As far as the cylinder play, My Pietta's both have a barrel to cylinder gap of .007 - .009 but the frame area that supports the pin in the front is around .002 - .0025 to where there is practically no front to back movement in the cylinders but this one has a much more noticeable amount of movement but since it shoots this well I'm not complaining, especially since I was able to get 30 shots through it without any wiping or anything with either of my Pietta's I'm lucky to achieve 24 shots before they get too fouled up to turn on their own with using a single cylinder.

My main wish is that the holes were not drilled into the frame but I'm going to work on that soon & they'll be just a slight blemish on the top when I get done. :D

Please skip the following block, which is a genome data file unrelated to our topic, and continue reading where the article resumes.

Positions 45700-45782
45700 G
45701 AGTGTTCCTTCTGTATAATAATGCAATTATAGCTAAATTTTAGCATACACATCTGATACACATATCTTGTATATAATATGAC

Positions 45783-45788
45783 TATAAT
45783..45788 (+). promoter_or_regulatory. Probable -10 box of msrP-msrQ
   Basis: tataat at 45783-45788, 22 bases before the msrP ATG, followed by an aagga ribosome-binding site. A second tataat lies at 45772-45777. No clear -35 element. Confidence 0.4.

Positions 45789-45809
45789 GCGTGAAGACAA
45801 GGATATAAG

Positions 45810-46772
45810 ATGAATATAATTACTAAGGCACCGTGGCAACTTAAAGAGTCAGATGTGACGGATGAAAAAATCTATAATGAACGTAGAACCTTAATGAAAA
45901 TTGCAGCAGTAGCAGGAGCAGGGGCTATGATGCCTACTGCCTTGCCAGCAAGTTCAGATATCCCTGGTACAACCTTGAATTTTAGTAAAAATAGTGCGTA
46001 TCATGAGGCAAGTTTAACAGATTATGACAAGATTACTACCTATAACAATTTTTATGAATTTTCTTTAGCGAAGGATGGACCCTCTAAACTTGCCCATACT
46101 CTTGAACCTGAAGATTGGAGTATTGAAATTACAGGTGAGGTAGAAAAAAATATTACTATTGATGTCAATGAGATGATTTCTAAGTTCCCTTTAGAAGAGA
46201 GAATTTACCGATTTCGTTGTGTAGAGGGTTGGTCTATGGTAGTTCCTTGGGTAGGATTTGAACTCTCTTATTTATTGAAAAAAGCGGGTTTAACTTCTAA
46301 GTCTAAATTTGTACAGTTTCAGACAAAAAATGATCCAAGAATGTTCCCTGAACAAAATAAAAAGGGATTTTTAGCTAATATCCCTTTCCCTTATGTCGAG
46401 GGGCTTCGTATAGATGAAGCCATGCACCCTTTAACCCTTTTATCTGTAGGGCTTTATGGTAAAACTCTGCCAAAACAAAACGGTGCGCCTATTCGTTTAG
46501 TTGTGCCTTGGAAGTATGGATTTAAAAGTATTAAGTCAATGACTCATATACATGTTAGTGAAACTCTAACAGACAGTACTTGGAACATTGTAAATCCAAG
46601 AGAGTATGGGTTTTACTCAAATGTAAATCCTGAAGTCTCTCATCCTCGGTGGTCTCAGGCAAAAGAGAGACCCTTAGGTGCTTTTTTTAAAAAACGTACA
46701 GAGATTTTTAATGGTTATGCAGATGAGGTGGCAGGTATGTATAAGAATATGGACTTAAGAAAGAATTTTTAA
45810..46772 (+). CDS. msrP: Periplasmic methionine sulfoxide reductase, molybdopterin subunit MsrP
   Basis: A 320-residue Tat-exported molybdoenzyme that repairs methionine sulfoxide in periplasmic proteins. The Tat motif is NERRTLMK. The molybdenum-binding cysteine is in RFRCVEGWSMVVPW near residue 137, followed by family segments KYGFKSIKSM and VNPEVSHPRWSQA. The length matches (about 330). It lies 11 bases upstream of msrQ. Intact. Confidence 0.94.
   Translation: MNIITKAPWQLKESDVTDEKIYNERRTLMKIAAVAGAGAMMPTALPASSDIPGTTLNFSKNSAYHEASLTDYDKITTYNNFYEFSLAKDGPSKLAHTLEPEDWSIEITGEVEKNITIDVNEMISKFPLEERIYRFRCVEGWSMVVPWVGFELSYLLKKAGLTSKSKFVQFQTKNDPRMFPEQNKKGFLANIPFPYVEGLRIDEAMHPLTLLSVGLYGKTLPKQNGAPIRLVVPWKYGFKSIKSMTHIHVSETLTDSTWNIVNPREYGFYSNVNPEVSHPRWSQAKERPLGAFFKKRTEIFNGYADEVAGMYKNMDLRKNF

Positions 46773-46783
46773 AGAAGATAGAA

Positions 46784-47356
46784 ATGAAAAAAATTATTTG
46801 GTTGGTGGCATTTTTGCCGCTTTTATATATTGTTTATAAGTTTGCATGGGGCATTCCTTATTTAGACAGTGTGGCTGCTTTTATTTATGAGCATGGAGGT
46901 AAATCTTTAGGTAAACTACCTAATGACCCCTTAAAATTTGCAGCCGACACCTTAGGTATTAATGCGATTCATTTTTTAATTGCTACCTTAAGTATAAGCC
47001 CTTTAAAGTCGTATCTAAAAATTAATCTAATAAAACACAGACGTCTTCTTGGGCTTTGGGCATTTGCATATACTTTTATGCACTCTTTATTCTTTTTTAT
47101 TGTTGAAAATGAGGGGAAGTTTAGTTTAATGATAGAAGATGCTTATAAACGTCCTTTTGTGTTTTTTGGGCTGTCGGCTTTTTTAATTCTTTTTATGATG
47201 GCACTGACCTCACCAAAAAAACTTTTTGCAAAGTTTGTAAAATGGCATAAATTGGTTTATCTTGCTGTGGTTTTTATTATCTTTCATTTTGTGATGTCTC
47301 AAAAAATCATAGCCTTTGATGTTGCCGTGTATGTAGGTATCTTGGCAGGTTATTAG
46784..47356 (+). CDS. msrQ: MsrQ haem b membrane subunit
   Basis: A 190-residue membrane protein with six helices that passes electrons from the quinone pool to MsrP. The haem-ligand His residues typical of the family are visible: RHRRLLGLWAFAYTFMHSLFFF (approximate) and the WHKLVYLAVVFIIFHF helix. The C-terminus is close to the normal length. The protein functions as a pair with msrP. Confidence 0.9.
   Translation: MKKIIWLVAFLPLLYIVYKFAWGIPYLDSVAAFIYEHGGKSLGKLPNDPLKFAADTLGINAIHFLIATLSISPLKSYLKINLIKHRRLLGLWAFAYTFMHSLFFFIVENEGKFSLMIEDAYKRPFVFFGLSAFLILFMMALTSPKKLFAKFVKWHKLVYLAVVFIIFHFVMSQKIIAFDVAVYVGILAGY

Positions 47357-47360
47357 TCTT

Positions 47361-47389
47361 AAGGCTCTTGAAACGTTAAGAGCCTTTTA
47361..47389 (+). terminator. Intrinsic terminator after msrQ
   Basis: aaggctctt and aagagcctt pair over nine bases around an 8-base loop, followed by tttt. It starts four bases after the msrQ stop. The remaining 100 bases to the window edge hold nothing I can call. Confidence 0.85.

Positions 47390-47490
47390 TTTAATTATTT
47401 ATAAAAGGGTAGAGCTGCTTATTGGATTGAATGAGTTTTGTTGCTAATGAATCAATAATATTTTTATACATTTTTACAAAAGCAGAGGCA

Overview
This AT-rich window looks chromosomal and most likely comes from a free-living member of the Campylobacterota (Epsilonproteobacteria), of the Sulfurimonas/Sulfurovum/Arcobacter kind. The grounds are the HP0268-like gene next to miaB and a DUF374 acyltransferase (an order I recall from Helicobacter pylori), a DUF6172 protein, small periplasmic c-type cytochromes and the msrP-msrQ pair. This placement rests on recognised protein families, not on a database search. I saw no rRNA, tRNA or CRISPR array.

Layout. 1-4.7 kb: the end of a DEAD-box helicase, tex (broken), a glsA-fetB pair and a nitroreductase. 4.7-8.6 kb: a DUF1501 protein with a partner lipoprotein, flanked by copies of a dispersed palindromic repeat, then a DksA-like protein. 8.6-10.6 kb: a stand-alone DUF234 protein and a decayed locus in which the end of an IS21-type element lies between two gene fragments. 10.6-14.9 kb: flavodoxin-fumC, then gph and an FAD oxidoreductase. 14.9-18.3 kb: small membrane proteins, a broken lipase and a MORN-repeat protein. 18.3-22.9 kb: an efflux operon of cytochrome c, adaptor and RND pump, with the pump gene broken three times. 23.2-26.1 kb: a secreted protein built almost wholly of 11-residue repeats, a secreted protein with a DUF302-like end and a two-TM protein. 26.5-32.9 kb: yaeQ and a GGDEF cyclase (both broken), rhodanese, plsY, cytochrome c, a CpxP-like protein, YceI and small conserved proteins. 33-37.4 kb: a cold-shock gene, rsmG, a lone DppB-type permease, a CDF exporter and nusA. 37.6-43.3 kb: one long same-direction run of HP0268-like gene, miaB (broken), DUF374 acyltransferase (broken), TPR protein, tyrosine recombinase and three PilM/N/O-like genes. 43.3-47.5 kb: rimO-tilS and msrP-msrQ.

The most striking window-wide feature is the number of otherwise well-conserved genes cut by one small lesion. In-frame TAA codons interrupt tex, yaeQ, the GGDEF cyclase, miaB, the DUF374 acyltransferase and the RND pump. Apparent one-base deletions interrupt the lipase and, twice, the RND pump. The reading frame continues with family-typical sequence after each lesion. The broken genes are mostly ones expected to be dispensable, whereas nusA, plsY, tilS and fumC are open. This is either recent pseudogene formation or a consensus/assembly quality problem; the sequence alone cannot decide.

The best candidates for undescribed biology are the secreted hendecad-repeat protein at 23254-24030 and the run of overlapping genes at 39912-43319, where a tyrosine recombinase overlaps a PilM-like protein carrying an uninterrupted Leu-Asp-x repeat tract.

Oh & about the conicals, they are sweet at measuring .456 at the first band, .450 at the second & the base measures .448 so slipping into the chambers are a breeze specially when my 5-1/2" barreled Pietta has .451 chambers & this has .450 chambers, had to modify the loading opening of my Pietta to allow me to rotate the cylinder into loading position but the Uberti had it just right "Pietta has the frame a tad thick in that area but not bad to fix."

As far as it shooting .45 Colts better may be the bore too.
Pietta 5-1/2" barrel
.4400 Lands
.4495 Groves
Uberti Milenium
.4405 Lands
.4535 Groves

September 17, 2008, 10:43 AM
As was said, it isn't Parkerizing nor any sort of 'paint'. It's conventional hot-dip 'bluing' applied to a bead blasted surface.

The idea was to give an even, consistent finish while eliminating the costs associated with polishing, allowing them to sell a product of essentially equal build quality for a substantially lower price.

Might not be as "purty" or as "authentic", but every bit as sweet shooting as the traditionally finished item, IMO.